The Bright Side​

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Warming Ups

Answer the following questions

  1. What is the Internet?
  2. What would the world be like without the Internet?
  3. Could you live without the Internet?
  4. Is the Internet dangerous?
  5. What kind of technology will replace the Internet?
  6. What annoys you about the Internet?

Useful Expressions

Match the related choices.

1. My house burnt down.

2. The invention of the computer is

3. Thank you for giving me directions.

4. I hear your baby is talking.

5. Just point and click.

Model Dialog 
(Scenario – Jane bought her mother a computer for Christmas and is teaching her how to use it.)

Jane: Mom! Did you know you could save a lot of time and money by learning Internet skills?
Mom: Oh, really! Technology is so confusing. Moreover, I’m too old to learn.
Jane: Let me help you. First, you learn how to surf the net. Just point and click.
Mom: That seems simple enough. Can I contact you abroad on the Internet?
Jane: You can do much more than that. You can send e-mails, make phone or video calls, shop for many things, do your banking, and more.
Mom: Banking on a computer! That worries me. Is it safe?
Jane: Nothing to worry about. Computers are as safe as using the phone.
Mom: Well, I am getting old and it would be nice not having to drive to the bank.
Jane: Don’t worry, mom. The Internet is the best thing that’s happened since sliced bread.
Mom: Thank you for teaching me, sweetheart.
Jane: The pleasure was mine. Got to go, see you tomorrow.
Guided Speaking

Complete the dialog.
technology is confusing -  the best thing that's happened since sliced bread - Nothing to worry about - The pleasure was mine - That seems simple enough

(Scenario – Lillian, an old woman, is trying to operate a gas pump. Teddy, a young man, helps her.)
Lil: Sonny, will you help me?
Ted: Sure, what’s wrong? 
Lil: Well, they say technology is (1)          .
Ted: It is, but (2)       at times.
Lil: So true. I know how to slice bread but I can’t pump gas.
Ted: (3)      . I’m a technological genius. Just lift the
nozzle, select the grade you want, and press start.
Lil: (4)       .
Ted: It’s very simple. Next time it will be even easier for you.
Lil: Oh, you’ve been so helpful. Thank you.
Ted: (5)         . Have a great day.


Pie Charts
Read the pie chart, and see how many people use the Internet around the world.


1. Look at the chart above, and complete these sentences.

a. Asia has ____________________ half of the world’s Internet users.

b. Oceania/Australia has _____________________________________________ Asia.

c. Latin America has ____________________________________ North America.

d. The number of Internet users in Asia is_____________________ as large as that in North America.

Grammar Focus (comparison and its modification)

• The e-mail usage rate of males is slightly higher than that of females.
• Each region has less than 20% of the total number of users, except for Asia and Europe.
• The Internet users in Asia are more than twice as many as those in North America.
• Developers claim that the next product will have a significantly faster Internet connection.
Read the following passage, and answer the questions.

The Internet & Freedom of Expression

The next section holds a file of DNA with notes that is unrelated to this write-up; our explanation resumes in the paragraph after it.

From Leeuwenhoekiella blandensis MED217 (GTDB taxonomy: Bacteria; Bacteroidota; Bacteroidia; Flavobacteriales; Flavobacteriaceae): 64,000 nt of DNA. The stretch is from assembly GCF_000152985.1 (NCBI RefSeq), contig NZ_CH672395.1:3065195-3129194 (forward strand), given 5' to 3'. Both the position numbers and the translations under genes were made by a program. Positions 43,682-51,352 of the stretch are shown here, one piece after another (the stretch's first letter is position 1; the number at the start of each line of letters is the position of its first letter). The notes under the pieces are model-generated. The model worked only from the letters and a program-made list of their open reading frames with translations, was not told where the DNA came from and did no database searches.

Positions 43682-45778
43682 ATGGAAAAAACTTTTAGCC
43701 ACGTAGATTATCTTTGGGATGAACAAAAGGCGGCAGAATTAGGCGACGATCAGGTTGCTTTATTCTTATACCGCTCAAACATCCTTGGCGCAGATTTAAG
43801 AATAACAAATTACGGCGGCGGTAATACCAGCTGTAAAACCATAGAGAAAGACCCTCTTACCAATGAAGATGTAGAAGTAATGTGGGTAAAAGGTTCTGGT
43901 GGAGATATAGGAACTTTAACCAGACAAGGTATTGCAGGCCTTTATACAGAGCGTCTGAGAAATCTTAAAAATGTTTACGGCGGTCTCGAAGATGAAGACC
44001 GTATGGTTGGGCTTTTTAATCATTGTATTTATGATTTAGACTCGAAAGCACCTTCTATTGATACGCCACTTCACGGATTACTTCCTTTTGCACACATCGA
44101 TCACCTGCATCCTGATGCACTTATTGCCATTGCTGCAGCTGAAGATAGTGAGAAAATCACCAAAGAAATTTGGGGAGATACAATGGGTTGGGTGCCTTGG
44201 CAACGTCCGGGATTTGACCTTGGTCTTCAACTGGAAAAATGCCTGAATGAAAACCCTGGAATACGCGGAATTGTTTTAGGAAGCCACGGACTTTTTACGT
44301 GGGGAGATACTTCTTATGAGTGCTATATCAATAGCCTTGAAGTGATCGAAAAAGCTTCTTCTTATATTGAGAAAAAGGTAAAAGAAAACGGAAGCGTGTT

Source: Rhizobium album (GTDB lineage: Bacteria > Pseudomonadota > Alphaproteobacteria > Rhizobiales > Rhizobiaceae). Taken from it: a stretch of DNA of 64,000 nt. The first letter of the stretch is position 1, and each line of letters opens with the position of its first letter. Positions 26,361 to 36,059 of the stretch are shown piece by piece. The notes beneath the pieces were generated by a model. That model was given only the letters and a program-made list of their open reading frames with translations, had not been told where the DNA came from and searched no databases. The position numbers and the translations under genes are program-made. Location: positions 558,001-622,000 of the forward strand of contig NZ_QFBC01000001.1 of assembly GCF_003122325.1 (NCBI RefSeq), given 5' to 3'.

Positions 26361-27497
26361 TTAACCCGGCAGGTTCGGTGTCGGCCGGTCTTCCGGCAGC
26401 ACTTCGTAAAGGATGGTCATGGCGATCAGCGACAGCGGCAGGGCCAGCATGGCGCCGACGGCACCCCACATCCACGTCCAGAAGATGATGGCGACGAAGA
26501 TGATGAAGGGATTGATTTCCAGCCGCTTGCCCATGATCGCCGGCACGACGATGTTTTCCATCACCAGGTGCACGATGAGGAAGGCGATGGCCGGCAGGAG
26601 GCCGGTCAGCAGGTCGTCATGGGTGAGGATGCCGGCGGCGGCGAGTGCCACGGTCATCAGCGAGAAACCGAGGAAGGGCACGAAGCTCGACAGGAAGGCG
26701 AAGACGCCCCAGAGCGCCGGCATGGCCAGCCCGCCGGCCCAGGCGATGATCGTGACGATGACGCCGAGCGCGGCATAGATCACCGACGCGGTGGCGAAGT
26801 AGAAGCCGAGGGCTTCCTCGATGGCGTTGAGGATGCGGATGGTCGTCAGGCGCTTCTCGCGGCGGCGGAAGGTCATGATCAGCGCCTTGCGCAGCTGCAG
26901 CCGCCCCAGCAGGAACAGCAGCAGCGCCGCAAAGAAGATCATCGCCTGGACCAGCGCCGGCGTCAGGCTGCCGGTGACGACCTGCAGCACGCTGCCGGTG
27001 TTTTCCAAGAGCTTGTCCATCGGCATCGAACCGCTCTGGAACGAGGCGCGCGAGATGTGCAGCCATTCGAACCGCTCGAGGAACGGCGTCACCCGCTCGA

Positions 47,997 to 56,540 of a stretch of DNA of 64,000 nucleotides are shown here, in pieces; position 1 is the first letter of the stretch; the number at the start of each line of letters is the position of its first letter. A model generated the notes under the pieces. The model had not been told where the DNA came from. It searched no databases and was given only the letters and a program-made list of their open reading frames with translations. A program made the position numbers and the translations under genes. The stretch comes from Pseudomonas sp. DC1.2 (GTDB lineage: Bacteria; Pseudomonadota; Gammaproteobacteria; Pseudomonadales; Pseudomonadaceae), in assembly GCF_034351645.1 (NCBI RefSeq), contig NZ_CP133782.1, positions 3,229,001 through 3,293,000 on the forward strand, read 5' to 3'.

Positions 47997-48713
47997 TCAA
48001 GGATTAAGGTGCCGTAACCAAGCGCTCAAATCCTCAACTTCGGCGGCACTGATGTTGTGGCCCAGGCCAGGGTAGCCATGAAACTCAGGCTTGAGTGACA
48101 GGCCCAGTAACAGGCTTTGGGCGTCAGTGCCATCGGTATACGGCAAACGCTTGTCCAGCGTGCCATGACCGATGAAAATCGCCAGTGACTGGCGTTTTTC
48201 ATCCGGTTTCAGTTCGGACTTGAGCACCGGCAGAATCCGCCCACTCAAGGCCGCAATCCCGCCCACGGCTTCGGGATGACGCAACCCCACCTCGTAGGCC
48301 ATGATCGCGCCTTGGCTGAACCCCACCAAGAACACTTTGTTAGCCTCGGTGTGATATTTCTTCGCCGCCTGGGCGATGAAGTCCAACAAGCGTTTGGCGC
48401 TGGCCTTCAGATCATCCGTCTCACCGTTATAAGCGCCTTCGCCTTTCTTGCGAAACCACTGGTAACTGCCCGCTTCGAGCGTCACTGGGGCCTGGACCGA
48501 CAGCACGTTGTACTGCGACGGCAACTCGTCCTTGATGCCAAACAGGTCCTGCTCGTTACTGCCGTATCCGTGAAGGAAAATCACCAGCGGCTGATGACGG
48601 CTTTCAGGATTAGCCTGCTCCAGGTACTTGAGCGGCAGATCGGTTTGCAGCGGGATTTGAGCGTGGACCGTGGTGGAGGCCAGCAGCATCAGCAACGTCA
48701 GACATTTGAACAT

One important thing the Internet has improved has been freedom of expression. The Internet is a huge virtual space shared by people around the world. The diversity of its users means that no one
standard can govern the Net. Also, Internet technology doesn’t allow total blocking of access to information.
The Internet has improved political freedom. All protesters can now express their discontent. In 1990, Chinese dissidents used the Internet to avoid government censorship. As a result, Chinese around the world learned of the Tiananmen Square rebellion and its tragic outcome. In 1991, people inside and outside the Soviet Union learned of the attempted coup against Mikhail Gorbachev. This was despite an information blackout. During Iraq’s invasion of Kuwait, Internet users got timely news though radio and television broadcasts had been cut off.
In the late 1990s, some countries restricted the shocking freedom of expression accessible on the Internet. In Singapore, political and religious websites had to register with the government. In China, all Internet users had to register with the police. In Saudi Arabia, only those at universities and hospitals could use the Internet. Due to the nature of the Internet, none of these efforts at control has had much lasting effect.

access to: the right to enter or use
discontent: dissatisfaction with one’s situation
censorship: examination of literature, mail, or movies to remove or prohibit anything considered obscene, antigovernment, or otherwise offensive
rebellion: armed resistance against one’s government
Coup (d’etat): the sudden, forcible overthrow of a ruler
blackout: a complete stop

1. According to the reading passage, what did some countries do to prevent their people from using the Internet?

restrictions, censorship, cut off access, freedom of expression, register, control
Your answer may begin like:
Singapore demanded that political and religious Internet sites register with the government. In China, ....

2. What do you usually use the Internet for?

e-mail, education, shopping, sell, friend, research
Your answer may begin like: Eight times out of ten when I log onto the Internet, I do it to check my e-mail. And I also ....

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